LINDA MARIGLIANO has just published her compelling, relatable and powerfully moving memoir of people-pleasing, family and what it means to love and be loved. Good Reading caught up with the radio presenter, podcaster and now author.
You’ve been a radio and TV presenter, a podcaster and now an author, so what are your favourite things about each profession?
Across the board it’s the community and the connection you build! I always had the biggest laughs with callers on the radio who felt like hilarious friends. I also love the creative, collaborative nature of radio and TV, and doing live broadcasts is wild because anything can happen! Podcasting and book writing is a slower, thoughtful process which allows for really intimate and imaginative storytelling. I’m lucky to get to do it all.
It was really important to think about it like a fictional story with compelling scenes that all push the plotline along! Like, why is this scene important? Why should this particular moment be included? That made it harder because it wasn’t going to be satisfying enough to write ‘This happened then that happened.’ I needed to sit with things, especially uncomfortable things, and then write about them. I loved going for big walks on my writing days – tapping into my phone or scribbling ideas into my little notepad. Then I’d go home, turn off my phone notifications (crucial!) and just write. And when I wasn’t writing, I was reading. I was gobbling up as many other writing styles as possible to feel inspired to squeeze out my best work.
This book is very personal, so how did you approach vocalising your feelings and emotions? Did you have to switch off your ‘on-air’ persona at any time?
Totally! If I stayed in ‘performance’ mode then there was no chance of writing something meaningful. Digging through my own experiences was quite emotional but I found real serenity in writing, which surprised me! I was alone in my apartment writing my story for months on end, and now I have to add this surreal layer that it’s out in public and everyone I’ve ever known can pick it up and go “Whoa Linda, this is intense!” It’s funny that the process of writing this book actually mirrors the life lesson I was writing about in terms of owning my own vulnerability and knowing when not to perform.
What is your best piece of inspirational advice to anyone who’s struggling with too much people-pleasing?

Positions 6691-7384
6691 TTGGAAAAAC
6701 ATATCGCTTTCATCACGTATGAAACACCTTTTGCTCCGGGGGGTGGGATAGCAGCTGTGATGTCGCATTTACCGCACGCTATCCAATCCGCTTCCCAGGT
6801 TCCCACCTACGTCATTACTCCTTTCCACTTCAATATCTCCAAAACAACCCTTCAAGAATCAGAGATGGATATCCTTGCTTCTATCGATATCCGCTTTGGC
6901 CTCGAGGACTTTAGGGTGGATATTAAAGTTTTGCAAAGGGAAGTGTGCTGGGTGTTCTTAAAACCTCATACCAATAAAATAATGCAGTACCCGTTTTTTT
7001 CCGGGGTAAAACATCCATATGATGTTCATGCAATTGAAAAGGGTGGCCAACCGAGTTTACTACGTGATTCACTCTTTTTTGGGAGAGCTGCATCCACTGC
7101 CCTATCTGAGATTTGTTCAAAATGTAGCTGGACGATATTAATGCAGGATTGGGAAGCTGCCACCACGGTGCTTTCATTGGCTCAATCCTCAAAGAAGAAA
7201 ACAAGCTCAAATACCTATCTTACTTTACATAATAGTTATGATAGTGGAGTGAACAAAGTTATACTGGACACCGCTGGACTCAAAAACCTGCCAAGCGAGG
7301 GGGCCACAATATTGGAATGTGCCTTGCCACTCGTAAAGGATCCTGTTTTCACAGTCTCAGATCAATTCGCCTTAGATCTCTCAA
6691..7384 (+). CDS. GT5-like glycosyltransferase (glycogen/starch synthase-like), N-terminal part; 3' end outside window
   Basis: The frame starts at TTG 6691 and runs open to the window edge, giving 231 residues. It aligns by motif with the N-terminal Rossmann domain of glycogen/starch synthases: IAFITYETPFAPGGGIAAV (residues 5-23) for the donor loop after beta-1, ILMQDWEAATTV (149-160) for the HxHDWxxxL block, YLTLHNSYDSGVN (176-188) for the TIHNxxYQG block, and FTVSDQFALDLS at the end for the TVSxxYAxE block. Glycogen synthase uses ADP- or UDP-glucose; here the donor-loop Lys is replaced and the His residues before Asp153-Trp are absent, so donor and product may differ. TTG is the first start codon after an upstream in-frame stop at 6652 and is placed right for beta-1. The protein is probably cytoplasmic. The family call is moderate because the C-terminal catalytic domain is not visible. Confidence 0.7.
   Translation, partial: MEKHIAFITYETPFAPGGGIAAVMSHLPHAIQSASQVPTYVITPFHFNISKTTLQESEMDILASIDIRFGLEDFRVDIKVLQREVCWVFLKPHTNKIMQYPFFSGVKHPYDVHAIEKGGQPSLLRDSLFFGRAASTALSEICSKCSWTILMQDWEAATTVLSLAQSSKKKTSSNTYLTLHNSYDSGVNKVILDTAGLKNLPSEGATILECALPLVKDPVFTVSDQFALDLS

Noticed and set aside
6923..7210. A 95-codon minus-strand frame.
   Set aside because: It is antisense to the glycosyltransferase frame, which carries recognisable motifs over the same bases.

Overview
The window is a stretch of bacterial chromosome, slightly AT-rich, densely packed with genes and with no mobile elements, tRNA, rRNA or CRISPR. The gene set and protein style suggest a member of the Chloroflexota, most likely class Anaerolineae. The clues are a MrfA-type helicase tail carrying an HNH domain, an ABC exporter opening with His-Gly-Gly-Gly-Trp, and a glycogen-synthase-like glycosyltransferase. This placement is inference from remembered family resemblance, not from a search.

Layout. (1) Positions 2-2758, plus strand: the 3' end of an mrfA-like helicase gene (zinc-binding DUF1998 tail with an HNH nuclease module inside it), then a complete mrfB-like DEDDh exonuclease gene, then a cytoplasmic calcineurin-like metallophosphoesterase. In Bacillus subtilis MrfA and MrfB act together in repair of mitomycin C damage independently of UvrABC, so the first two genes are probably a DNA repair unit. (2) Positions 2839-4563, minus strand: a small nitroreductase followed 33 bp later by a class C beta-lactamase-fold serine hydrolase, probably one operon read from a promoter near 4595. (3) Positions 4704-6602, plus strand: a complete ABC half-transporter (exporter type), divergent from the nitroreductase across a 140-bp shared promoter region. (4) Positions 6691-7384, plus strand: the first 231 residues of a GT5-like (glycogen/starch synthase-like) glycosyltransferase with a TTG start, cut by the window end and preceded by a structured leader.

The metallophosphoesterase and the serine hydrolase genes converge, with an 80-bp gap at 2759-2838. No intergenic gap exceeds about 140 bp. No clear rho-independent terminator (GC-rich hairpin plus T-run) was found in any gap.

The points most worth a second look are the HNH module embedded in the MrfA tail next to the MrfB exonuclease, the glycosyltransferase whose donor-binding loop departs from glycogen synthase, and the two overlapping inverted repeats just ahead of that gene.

Don’t be afraid to say no. The world will not collapse and you’ll be happier with how you’re choosing to spend your time. If you’re unsure, take a moment to be honest with how you really feel, instead of focusing on the consequences to other people. If it’s taking you a long time to decide, it’s probably because you want to say no!
What do you hope readers take away from this book?
I hope it makes you laugh and cry a little bit, cos I did that while writing it! I hope it makes you hungry for the feasts, and understand the beautiful, weird ways our families show love sometimes. I hope it reminds you to be a little softer on yourself because you don’t have to act “perfect”. You’re a tender little morsel.
What was the best part about creating Love Language?
I absolutely fell in love with the writing process, and became obsessed with how other writers structure stories and create characters. I could really nerd out, haha! And on an emotional level, I gained alot of internal clarity through writing the book.
Now that you’ve had the author experience, do you think you’ll try writing fiction next?
I think it’ll be rude not to give it a red hot crack. I imagine it’ll give me an intimidating sense of freedom.
What is your favourite pasta dish?
My gosh what an impossible question! I adore simple classics – pasta e ceci, pasta e piselli, my dad’s fragrant pesto with extra handfuls of basil from the garden, and I will never refuse an extra serving of mafaldine pasta with rich tomato sauce and fresh ricotta stirred through it. Heaven!
What is a home-cooked meal that brings you happiness and you think everyone should try?
My mum’s congee in the winter months is an absolute heart warmer. Steamy congee topped with crispy green onions and loaded with mushrooms, carrots and cabbage, then finished off with a healthy splash of soy sauce. It’s a happy hug.